15th International Conference on Metabolomics & Systems Biology
Sun Yat-sen University, China
Title: Exogenous glutamate plus antibiotics kills multidrug-resistant bacteria through a novel pathway that controls the TCA cycle
Biography: Xuanxian Peng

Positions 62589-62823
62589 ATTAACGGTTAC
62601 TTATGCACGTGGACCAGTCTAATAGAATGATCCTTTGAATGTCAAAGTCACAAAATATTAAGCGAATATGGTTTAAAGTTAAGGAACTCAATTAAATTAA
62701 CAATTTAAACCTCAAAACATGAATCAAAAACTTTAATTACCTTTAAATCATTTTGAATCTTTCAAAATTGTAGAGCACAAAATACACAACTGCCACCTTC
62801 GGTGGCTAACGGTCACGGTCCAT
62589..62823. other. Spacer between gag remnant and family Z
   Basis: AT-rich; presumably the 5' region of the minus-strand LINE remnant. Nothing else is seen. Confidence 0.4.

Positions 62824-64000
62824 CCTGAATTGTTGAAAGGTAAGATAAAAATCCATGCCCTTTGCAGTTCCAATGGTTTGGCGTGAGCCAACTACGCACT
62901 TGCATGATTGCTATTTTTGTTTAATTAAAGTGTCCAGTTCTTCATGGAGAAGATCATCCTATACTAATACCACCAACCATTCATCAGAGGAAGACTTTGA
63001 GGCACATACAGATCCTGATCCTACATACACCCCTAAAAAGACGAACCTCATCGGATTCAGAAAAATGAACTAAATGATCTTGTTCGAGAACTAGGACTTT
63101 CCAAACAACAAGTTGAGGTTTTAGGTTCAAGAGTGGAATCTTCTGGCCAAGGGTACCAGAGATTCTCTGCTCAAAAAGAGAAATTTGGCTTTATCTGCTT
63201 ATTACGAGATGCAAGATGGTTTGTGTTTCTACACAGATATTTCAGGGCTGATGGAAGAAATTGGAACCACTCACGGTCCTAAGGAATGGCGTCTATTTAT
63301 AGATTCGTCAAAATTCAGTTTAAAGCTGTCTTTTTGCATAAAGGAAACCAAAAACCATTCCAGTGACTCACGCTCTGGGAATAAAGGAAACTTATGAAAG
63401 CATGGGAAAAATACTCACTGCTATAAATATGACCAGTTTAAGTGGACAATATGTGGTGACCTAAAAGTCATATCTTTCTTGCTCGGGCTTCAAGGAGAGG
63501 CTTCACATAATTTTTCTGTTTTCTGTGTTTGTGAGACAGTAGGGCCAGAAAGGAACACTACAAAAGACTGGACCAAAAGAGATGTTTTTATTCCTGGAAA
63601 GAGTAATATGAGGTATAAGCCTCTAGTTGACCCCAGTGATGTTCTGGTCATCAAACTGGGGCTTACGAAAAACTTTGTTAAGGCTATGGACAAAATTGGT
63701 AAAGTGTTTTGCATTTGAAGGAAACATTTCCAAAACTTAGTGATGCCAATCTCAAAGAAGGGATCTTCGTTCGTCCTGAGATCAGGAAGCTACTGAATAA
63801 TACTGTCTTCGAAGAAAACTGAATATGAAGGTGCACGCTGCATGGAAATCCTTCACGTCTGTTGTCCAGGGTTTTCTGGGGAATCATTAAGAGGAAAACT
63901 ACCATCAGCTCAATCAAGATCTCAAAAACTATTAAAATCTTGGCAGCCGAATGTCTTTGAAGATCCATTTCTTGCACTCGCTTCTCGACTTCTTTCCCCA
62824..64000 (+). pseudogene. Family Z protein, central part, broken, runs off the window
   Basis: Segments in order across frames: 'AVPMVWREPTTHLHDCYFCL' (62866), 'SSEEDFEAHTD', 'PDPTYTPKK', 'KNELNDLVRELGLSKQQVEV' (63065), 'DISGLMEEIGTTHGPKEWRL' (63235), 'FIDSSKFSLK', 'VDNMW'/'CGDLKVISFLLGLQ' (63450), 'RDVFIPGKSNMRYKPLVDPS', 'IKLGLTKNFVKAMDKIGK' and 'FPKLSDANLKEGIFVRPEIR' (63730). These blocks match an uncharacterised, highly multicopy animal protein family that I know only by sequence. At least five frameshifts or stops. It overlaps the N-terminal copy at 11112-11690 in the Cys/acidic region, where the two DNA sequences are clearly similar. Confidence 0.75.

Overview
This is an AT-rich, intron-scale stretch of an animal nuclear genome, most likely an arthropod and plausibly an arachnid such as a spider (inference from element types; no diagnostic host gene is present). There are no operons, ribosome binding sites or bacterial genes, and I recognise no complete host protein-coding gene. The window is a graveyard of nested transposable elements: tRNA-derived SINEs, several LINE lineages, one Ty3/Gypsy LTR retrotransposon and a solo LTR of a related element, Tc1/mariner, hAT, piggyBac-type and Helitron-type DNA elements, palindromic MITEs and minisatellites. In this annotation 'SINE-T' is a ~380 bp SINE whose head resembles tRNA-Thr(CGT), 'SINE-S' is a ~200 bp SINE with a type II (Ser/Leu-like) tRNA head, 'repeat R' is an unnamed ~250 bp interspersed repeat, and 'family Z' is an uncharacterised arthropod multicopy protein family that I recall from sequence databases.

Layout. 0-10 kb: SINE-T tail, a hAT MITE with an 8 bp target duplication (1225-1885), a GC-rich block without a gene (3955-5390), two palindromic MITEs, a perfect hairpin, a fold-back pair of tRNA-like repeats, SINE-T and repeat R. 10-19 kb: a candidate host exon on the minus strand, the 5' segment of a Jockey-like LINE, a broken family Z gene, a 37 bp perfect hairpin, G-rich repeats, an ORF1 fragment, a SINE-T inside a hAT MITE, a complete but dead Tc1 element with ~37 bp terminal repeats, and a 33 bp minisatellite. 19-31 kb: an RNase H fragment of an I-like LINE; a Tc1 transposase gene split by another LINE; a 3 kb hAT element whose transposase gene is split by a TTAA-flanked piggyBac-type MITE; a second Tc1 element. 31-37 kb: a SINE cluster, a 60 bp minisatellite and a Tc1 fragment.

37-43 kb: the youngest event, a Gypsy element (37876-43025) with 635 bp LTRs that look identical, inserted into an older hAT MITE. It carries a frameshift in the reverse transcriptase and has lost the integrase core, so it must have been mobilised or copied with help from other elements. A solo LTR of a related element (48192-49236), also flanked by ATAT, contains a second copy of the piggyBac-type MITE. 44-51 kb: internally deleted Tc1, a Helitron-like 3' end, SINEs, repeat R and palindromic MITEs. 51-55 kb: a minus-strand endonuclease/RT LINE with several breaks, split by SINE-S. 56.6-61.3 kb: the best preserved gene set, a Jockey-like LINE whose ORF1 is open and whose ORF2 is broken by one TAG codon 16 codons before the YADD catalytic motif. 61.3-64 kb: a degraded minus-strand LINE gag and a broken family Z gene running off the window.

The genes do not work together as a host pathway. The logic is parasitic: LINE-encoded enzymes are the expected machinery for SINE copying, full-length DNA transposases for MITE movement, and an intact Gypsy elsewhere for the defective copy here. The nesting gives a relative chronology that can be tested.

The emergence and ongoing spread of multidrug-resistant bacteria puts humans and other species at risk of potentially lethal infections. Thus, novel antibiotics or alternative approaches are needed to kill the drug-resistant bacteria. Here, the mechanism by which multidrug-resistant Edwardsiella tarda evades killing by the traditional antibiotic kanamycin is explored using a reprogramming metabolomics-based approach. The results demonstrate that exogenous glutamate restores the ability of kanamycin to kill E. tarda in vitro and in vivo. It stimulates the P cycle containing the TCA cycle, which stimulates production of NDAH, increases proton-motive force and stimulates antibiotic uptake. Elimination of non-TCA P cycle enzymes blocks TCA metabolism even when there are ample other carbon sources to support the TCA. These results reveal a metabolic mechanism of the glutamate-potentiated killing, and lead to a novel understanding for the TCA cycle and the energy-generated chemical reaction cycle, suggesting a general mechanism for central carbon metabolism. Furthermore, the P cycle is tested in a model of bacterium, Escherichia coli. As E. tarda, the enzymes that feed pyruvate into the TCA cycle are also essential for energy homeostasis. Compounds that inhibit or deplete the enzymes in this pathway shut down the TCA cycle even in the presence of excess carbon sources. In contrast to pyruvate recycling in mammalian cells, which is limited to specific cells/tissues, the P cycle operates routinely as a general mechanism for energy production and for regulating the TCA cycle in several bacterial species. These findings address fundamental questions about bacterial biochemistry and energy metabolism.